Synthetic Opioid AH-7921 Abuse And Addiction
Medically reviewed byIsaac Alexis, M.D., AAMA, AMP-BC
March 4, 2019
Synthetic opioid AH-7921 is a designer drug that is relatively new and has been raising alarm as individuals worldwide seek it out in an attempt to get high or self-medicate their pain. Abusing any kind of drug is dangerous, but this drug is not fully understood by the scientific community and can cause serious damage to a person’s health and life.
The opioid epidemic is ravaging the nation, and as more and more people fall prey to this destructive lifestyle, individuals are increasingly seeking out alternative forms of opioid drugs. Any illicit use of opioids has the potential to be exceedingly dangerous and even deadly. This problem is further compounded when individuals are acquiring drugs that are not even fully understood within the scientific community, from unregulated sources.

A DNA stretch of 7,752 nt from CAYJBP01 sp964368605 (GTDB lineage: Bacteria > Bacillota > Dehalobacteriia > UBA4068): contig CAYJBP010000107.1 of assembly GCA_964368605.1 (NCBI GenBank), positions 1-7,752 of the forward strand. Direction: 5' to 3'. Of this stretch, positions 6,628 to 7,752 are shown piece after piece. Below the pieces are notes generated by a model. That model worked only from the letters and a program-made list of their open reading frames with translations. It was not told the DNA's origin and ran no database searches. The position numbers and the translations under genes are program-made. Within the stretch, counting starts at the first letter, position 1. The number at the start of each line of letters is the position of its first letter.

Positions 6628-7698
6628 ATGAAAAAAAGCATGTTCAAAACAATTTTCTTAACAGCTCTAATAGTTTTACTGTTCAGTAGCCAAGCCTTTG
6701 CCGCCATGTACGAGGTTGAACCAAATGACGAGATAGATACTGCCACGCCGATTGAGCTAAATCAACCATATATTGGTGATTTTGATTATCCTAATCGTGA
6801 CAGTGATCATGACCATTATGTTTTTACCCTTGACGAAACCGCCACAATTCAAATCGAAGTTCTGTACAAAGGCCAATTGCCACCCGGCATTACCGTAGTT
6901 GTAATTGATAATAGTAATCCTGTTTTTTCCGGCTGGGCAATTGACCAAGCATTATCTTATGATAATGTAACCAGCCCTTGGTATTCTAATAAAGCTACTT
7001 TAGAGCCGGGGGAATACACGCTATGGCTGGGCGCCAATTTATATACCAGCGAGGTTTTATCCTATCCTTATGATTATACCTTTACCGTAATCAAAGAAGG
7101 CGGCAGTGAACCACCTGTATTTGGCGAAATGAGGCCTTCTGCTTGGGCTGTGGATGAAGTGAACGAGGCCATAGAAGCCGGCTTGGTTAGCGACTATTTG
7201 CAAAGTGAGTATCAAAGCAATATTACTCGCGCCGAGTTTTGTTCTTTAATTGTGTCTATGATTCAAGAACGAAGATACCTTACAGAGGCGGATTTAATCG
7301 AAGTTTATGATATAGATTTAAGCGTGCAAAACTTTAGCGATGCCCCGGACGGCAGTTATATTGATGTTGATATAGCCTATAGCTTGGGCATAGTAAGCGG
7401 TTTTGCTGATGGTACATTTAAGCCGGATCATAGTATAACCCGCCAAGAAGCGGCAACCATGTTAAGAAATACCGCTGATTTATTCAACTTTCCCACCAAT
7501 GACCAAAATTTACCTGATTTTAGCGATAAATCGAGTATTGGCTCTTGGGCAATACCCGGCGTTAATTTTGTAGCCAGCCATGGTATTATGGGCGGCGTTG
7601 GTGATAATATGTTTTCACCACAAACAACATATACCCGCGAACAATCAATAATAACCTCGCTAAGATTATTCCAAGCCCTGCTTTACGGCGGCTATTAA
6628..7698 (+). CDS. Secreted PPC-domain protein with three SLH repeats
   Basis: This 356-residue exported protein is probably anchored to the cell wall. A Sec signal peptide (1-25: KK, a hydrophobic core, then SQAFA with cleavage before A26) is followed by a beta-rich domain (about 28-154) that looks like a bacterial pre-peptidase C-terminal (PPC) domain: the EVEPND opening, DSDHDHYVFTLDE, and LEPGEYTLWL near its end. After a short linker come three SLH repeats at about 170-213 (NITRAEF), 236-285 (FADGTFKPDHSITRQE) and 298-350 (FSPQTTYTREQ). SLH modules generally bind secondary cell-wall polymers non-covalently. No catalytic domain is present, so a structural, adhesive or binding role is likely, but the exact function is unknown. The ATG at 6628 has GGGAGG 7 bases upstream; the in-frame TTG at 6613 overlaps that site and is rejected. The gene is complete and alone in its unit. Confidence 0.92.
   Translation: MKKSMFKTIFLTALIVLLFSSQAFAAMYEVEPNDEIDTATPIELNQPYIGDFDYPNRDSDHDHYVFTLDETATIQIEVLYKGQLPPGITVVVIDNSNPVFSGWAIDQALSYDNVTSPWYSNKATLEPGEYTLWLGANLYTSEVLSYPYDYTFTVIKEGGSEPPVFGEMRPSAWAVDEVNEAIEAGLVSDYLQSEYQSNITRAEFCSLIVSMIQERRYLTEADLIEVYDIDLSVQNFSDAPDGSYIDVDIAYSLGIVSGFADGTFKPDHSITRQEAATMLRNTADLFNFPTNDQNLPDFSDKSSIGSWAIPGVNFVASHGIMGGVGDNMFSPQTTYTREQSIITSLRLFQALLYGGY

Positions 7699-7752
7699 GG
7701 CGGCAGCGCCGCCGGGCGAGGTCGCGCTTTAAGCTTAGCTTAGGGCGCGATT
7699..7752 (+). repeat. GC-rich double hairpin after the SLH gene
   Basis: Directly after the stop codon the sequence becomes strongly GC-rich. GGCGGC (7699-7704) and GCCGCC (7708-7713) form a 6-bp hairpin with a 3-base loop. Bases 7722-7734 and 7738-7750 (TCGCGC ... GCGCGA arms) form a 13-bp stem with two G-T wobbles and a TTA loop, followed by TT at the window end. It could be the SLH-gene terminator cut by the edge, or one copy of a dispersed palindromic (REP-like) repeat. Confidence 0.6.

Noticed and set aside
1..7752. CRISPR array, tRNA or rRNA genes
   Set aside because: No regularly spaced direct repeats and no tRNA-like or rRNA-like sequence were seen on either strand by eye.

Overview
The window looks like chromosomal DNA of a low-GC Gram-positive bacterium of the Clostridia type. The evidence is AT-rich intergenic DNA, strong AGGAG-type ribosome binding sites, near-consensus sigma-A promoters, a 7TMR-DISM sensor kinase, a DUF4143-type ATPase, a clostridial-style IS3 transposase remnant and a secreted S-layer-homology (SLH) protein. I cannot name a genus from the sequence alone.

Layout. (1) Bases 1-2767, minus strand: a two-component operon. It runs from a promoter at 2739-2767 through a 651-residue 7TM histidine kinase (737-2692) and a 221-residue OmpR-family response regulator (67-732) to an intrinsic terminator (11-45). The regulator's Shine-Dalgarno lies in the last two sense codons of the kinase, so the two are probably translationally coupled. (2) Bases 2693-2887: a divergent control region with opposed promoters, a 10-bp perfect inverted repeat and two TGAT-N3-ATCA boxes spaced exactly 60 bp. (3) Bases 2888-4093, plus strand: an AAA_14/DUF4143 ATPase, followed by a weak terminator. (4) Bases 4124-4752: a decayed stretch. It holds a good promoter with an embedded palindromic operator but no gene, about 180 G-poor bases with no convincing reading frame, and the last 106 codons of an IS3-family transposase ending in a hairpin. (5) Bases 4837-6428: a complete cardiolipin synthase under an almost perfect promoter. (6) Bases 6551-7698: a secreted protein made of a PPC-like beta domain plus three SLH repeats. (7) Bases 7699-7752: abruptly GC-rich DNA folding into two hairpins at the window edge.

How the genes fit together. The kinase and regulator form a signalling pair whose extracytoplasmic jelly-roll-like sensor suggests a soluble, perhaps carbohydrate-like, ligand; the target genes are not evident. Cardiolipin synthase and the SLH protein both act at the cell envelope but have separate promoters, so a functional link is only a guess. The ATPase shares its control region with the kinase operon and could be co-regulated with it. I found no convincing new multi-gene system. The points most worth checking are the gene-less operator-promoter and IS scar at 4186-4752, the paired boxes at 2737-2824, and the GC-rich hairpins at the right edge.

AH-7921’s Worldwide Rise As An Illicit Drug
Reports of AH-7921’s use first surfaced in web forums around 2012, and since, these forums have continued to propagate the exceedingly dangerous use of this illicit drug. It was also in 2012 when the first seizure of this drug occurred in the United Kingdom. Reports of this drug escalated in the following years throughout Europe, and in March 2014, it was being connected to deaths throughout various European countries and within the U.S. An article within the journal Forensic Toxicology expounded on this, telling us that in a little over three years, 16 deaths were attributed to this drug within the U.S., Norway, and Sweden.